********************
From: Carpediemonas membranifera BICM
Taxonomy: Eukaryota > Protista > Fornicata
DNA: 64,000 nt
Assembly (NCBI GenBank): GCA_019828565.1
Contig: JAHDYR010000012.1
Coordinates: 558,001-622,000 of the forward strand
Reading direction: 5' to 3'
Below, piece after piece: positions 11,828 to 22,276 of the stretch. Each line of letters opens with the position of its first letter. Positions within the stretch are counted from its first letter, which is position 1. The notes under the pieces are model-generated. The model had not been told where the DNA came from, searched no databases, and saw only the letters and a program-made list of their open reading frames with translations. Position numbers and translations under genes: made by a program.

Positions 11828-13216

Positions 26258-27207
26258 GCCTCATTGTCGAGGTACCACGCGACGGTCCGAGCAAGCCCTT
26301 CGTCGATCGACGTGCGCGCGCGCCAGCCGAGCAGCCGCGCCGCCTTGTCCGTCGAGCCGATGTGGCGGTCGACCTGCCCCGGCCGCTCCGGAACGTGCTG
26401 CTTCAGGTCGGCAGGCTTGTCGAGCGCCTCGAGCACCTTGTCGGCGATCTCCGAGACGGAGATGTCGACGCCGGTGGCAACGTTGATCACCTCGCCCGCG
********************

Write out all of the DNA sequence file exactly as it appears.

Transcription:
From: Carpediemonas membranifera BICM
Taxonomy: Eukaryota > Protista > Fornicata
DNA: 64,000 nt
Assembly (NCBI GenBank): GCA_019828565.1
Contig: JAHDYR010000012.1
Coordinates: 558,001-622,000 of the forward strand
Reading direction: 5' to 3'
Below, piece after piece: positions 11,828 to 22,276 of the stretch. Each line of letters opens with the position of its first letter. Positions within the stretch are counted from its first letter, which is position 1. The notes under the pieces are model-generated. The model had not been told where the DNA came from, searched no databases, and saw only the letters and a program-made list of their open reading frames with translations. Position numbers and translations under genes: made by a program.

Positions 11828-13216

Positions 26258-27207
26258 GCCTCATTGTCGAGGTACCACGCGACGGTCCGAGCAAGCCCTT
26301 CGTCGATCGACGTGCGCGCGCGCCAGCCGAGCAGCCGCGCCGCCTTGTCCGTCGAGCCGATGTGGCGGTCGACCTGCCCCGGCCGCTCCGGAACGTGCTG
26401 CTTCAGGTCGGCAGGCTTGTCGAGCGCCTCGAGCACCTTGTCGGCGATCTCCGAGACGGAGATGTCGACGCCGGTGGCAACGTTGATCACCTCGCCCGCG